War and Peace

Adaptations

Film

The first Russian adaptation was Война и мир (Voyna i mir) in 1915, which was directed by Vladimir Gardin and starred Gardin and the Russian ballerina Vera Karalli. F. Kamei produced a version in Japan in 1947.

The 208-minute long American 1956 version was directed by King Vidor and starred Audrey Hepburn (Natasha), Henry Fonda (Pierre) and Mel Ferrer (Andrei). Audrey Hepburn was nominated for a BAFTA Award for best British actress and for a Golden Globe Award for best actress in a drama production.

The critically acclaimed Soviet version by the director Sergei Bondarchuk was released in four parts in 1966 and 1967. It starred Lyudmila Savelyeva (as Natasha Rostova) and Vyacheslav Tikhonov (as Andrei Bolkonsky). Bondarchuk himself played the character of Pierre Bezukhov. The series' length was some seven hours; it involved thousands of extras and took six years to finish the shooting, as a result of which the actors age changed dramatically from scene to scene. It won an Oscar for Best Foreign Language Film for its authenticity and massive scale.[36] Bondarchuk's film is considered to be the best screen version of the novel. It attracted some controversy due to the number of horses killed during the making of the battle sequences and screenings were actively boycotted in several US cities by the ASPCA.[37]

Television

War and Peace (1972): The BBC (British Broadcasting Corporation) made a television serial based on the novel, broadcast in 1972–73. Anthony Hopkins played the lead role of Pierre. Other lead characters were played by Rupert Davies, Faith Brook, Morag Hood, Alan Dobie, Angela Down and Sylvester Morand. This version faithfully included many of Tolstoy's minor characters, including Platon Karataev (Harry Locke).[38][39]

La guerre et la paix (2000): French TV production of Prokofiev's opera War and Peace, directed by François Roussillon. Robert Brubaker played the lead role of Pierre.[40]

War and Peace (2007): produced by the Italian Lux Vide, a TV mini-series in Russian & English co-produced in Russia, France, Germany, Poland and Italy. Directed by Robert Dornhelm, with screenplay written by Lorenzo Favella, Enrico Medioli and Gavin Scott. It features an international cast with Alexander Beyer playing the lead role of Pierre assisted by Malcolm McDowell, Clémence Poésy, Alessio Boni, Pilar Abella, J. Kimo Arbas, Ken Duken, Juozapas Bagdonas and Toni Bertorelli.[41]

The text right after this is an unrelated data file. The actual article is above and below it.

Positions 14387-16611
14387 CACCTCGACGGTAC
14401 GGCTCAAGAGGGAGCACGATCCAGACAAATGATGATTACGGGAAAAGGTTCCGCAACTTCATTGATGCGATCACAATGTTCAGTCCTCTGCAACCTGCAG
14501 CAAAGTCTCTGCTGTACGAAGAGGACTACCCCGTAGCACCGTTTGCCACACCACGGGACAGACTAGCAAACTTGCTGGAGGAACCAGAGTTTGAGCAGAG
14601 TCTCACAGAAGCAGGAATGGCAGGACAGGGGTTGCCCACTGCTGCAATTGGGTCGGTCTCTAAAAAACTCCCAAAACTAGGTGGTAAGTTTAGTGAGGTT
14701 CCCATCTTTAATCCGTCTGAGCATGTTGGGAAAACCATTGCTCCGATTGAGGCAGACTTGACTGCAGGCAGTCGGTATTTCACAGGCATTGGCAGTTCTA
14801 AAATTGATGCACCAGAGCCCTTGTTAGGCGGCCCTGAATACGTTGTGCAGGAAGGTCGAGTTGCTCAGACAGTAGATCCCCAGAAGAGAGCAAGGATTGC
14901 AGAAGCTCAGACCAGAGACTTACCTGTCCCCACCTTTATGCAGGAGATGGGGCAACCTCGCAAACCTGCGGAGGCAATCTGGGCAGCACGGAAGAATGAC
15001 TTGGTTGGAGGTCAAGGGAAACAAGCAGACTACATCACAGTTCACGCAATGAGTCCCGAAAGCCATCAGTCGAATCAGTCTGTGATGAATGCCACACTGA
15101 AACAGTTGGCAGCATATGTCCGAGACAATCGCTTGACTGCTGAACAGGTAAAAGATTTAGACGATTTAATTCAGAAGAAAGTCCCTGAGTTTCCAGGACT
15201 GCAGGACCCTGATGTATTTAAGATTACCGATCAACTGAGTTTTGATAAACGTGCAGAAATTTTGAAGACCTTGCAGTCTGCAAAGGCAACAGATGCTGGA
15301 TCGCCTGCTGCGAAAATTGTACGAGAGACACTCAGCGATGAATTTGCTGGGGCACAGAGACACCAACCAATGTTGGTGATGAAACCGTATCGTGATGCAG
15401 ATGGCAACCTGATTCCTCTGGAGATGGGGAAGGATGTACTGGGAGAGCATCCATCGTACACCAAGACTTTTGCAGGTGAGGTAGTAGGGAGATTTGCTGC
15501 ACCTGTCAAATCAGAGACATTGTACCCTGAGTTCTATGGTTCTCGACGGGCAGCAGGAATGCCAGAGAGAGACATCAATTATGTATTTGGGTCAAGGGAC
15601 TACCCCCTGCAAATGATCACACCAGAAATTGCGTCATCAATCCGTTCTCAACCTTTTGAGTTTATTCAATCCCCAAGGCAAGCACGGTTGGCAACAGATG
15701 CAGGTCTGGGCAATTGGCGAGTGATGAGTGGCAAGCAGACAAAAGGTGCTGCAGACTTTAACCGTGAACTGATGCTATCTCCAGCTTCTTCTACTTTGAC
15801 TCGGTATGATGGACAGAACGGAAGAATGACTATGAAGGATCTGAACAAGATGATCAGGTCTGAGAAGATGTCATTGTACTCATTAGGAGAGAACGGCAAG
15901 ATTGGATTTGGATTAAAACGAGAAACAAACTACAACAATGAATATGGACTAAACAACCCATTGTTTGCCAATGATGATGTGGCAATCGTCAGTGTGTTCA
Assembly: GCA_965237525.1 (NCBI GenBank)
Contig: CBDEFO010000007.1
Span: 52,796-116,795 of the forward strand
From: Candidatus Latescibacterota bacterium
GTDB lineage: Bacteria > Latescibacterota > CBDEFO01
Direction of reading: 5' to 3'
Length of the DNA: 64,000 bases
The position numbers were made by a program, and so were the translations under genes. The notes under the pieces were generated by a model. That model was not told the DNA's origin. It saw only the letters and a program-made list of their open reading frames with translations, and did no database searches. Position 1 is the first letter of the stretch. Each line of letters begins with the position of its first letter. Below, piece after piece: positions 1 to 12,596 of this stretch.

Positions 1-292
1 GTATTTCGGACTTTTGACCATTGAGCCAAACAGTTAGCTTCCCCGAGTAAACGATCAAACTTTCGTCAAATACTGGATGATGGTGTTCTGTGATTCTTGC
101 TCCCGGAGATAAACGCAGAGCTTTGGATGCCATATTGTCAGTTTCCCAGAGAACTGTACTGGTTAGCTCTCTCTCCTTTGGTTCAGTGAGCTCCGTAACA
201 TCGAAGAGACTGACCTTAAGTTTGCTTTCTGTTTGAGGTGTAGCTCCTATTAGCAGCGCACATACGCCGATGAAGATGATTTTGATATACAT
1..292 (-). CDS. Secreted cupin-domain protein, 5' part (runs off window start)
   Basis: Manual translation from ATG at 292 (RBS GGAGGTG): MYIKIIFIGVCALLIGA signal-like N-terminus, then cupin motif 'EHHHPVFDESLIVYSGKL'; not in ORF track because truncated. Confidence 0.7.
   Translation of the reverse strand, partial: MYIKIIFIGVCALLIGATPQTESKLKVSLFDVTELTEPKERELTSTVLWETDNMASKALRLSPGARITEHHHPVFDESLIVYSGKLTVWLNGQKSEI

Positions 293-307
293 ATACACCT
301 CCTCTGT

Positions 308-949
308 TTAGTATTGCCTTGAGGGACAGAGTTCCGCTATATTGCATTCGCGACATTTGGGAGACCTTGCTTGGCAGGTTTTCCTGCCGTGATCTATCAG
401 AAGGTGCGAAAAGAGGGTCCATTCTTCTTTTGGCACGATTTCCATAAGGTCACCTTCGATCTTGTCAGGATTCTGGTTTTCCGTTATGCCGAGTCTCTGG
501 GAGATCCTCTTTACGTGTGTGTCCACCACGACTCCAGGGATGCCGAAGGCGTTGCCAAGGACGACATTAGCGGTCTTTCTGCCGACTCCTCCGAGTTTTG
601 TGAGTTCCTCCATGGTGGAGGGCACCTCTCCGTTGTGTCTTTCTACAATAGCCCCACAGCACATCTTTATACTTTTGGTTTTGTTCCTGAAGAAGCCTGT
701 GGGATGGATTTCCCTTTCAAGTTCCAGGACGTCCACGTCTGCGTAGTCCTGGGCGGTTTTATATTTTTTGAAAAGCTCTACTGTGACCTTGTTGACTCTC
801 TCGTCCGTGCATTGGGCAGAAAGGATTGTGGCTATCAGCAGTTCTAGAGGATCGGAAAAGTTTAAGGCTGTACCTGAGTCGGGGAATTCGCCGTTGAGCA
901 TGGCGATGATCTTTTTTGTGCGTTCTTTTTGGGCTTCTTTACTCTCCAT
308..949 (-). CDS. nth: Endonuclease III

War and Peace (2015): On 18 February 2013, the BBC announced plans for a six-part adaptation of the novel to be scripted by Andrew Davies and aired on BBC One in 2015.[42][43]

Opera

Initiated by a proposal of the German director Erwin Piscator in 1938, the Russian composer Sergei Prokofiev composed his opera War and Peace (Op. 91, libretto by Mira Mendelson) based on this epic novel during the 1940s. The complete musical work premiered in Leningrad in 1955. It was the first opera to be given a public performance at the Sydney Opera House (1973).[44]

Theatre

The first successful stage adaptations of War and Peace were produced by Alfred Neumann and Erwin Piscator (1942, revised 1955, published by Macgibbon & Kee in London 1963, and staged in 16 countries since) and R. Lucas (1943).

A stage adaptation by Helen Edmundson, first produced in 1996 at the Royal National Theatre, was published that year by Nick Hern Books, London. Edmundson added to and amended the play[45] for a 2008 production as two 3-hour parts by Shared Experience, directed by Nancy Meckler and Polly Teale.[46] This was first put on at the Nottingham Playhouse, then toured in the UK to Liverpool, Darlington, Bath, Warwick, Oxford, Truro, London (the Hampstead Theatre) and Cheltenham.

A musical adaptation by OBIE Award-winner Dave Malloy, called Natasha, Pierre and the Great Comet of 1812 premiered at the Ars Nova theater in Manhattan on October 1, 2012. The show is described as an electropop opera, and is based on Book 8 of War and Peace, focusing on Natasha's affair with Anatole.[47]

Radio

The BBC Home Service broadcast an eight-part adaptation by Walter Peacock from 17 January to 7 February 1943 with two episodes on each Sunday. All but the last instalment, which ran for one and a half hours, were one hour long. Leslie Banks played Pierre while Celia Johnson was Natasha.

In December 1970, Pacifica Radio station WBAI broadcast a reading of the entire novel (the 1968 Dunnigan translation) read by over 140 celebrities and ordinary people.[48]

A dramatised full-cast adaptation in 20 parts, edited by Michael Bakewell, was broadcast by the BBC. Transmission Times: 30.12.1969 to 12.5.1970 Cast included: David Buck, Kate Binchy, Martin Jarvis

A dramatised full-cast adaptation in ten parts was written by Marcy Kahan and Mike Walker in 1997 for BBC Radio 4. The production won the 1998 Talkie award for Best Drama and was around 9.5 hours in length. It was directed by Janet Whitaker and featured Simon Russell Beale, Gerard Murphy, Richard Johnson, and others.[49]

On New Year's Day 2015, BBC Radio 4 broadcast the drama over 10 hours. These episodes [50] are also available to listen to afterwards on iPlayer. The dramatisation, by playwright Timberlake Wertenbaker, was directed by Celia de Wolff and starred Paterson Joseph and John Hurt.

It was accompanied by a Tweetalong: live tweets throughout the day which offered a playful companion to the book, and included plot summaries and entertaining commentary. The Twitter feed also shared maps, family trees and battle plans.[51]

Music

Composition by Nino Rota[52]

Referring to album notes, the first track "The Gates of Delirium", from the album Relayer, by the progressive rock group Yes, is said to be based loosely on the novel.[53]


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